Any distributive principle can be paired with any metric (see Table 4.1). For instance, while Rawls pairs a resourcist metric with a distributive approach that favors the worst off, it is also possible—as he himself notes—to combine a resourcist metric with a distributive approach that simply maximizes total resources without any special concern for the worst off (Rawls, 1999, 277–285).
Some approaches to distributive justice employ only a single distributive principle, while others include multiple principles, which are weighed against one another. (p. 40) Defenders of multi-principle approaches argue that no single principle adequately captures what is needed for a just society (Persad, Wertheimer, and Emanuel, 2009). However, some worry that multi-principle approaches fail to articulate a principled basis for balancing different principles, such as equality and maximization, against one another (Rawls, 1999, 34–40).
Table 4.1 Metrics and Principles of Distributive Justice
Rawlsian: (a) + (2)
Utilitarian: (c) + (1)
Faden and Powers: Modified (b) + (4)
What Else Matters? Individual Rights and Constraints on Distributive Justice
Most accounts of justice recognize certain nondistributive constraints on the pursuit of distributive principles. Rawls (1999), for instance, believes that certain basic liberties, such as freedom of thought and association, political participation, freedom of movement, and the right to hold personal property, must be secured before we begin thinking about the just distribution of resources.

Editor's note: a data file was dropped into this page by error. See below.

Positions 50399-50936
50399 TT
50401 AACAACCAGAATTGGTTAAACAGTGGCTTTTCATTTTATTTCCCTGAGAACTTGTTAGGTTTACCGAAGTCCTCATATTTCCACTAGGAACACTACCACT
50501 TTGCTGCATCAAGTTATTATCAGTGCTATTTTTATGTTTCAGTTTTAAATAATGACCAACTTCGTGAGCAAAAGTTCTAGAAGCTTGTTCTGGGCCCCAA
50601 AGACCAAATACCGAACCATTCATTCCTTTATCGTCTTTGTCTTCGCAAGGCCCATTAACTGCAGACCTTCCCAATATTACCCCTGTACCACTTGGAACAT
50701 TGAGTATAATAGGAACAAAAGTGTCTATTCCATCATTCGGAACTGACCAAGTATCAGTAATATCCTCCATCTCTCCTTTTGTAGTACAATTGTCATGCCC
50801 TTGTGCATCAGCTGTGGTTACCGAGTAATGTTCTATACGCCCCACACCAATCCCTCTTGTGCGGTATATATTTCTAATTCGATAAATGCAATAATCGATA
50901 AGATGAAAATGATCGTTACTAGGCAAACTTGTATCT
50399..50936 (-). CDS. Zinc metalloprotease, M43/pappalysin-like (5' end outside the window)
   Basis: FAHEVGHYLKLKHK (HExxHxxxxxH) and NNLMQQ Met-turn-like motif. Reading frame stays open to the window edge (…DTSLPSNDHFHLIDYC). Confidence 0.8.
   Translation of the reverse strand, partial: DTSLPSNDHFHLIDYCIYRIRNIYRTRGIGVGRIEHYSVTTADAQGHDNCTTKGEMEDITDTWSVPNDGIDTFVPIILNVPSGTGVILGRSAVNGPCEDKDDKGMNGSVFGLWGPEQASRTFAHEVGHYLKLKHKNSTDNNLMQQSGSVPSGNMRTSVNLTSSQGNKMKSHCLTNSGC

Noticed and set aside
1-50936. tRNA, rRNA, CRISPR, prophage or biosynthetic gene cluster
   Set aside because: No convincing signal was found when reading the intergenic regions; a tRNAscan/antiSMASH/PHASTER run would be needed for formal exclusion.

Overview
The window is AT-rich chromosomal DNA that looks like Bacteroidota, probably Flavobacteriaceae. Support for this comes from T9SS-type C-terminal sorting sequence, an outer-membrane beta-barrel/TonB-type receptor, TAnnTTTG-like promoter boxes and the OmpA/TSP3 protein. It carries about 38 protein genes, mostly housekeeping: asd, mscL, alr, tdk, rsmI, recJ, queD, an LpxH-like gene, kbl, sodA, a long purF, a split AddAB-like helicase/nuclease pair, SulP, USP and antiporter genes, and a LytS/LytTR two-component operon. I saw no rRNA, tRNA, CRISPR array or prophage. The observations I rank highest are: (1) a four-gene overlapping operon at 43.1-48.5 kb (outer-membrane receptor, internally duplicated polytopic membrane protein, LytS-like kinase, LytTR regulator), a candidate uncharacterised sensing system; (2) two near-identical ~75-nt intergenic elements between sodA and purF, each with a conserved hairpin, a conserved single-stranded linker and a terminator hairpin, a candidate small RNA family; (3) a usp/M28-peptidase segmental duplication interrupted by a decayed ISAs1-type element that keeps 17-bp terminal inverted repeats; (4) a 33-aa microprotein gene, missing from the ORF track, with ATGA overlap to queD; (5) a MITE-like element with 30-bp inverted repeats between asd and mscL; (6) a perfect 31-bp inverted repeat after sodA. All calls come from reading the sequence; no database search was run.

Many public health dilemmas involve conflicts between distributive goals and individuals’ basic rights or liberties. Many of these basic rights take the form of negative rights, which are rights against intervention. For instance, rights to bodily integrity, freedom of association, or freedom of religion might complicate efforts to require vaccinations against a communicable disease or to quarantine individuals who show signs of infection, even when these public health interventions would improve population health or achieve a better distribution of health. Some libertarian theories (e.g., Nozick, 1974) regard property rights as absolute and prohibit the imposition of taxes, which would have the effect of choking off funding for public health interventions.
Meanwhile, basic positive rights, which are rights to receive benefits, can also obstruct public health goals. For instance, recognizing an individual right to lifesaving health care can consume resources that would otherwise be used to promote public health (Persad, 2014; Schmidt, Gostin, and Emanuel, 2015). Other types of rights, such as rights against differential treatment on the basis of race or gender, can also come into conflict with public health initiatives such as targeted screening of poor women of color for human immunodeficiency virus (HIV) infection (Faden and Powers, 2006, vii–viii), or restrictions on the purchase of unhealthy foods (Kass et al., 2014; Barnhill, 2015).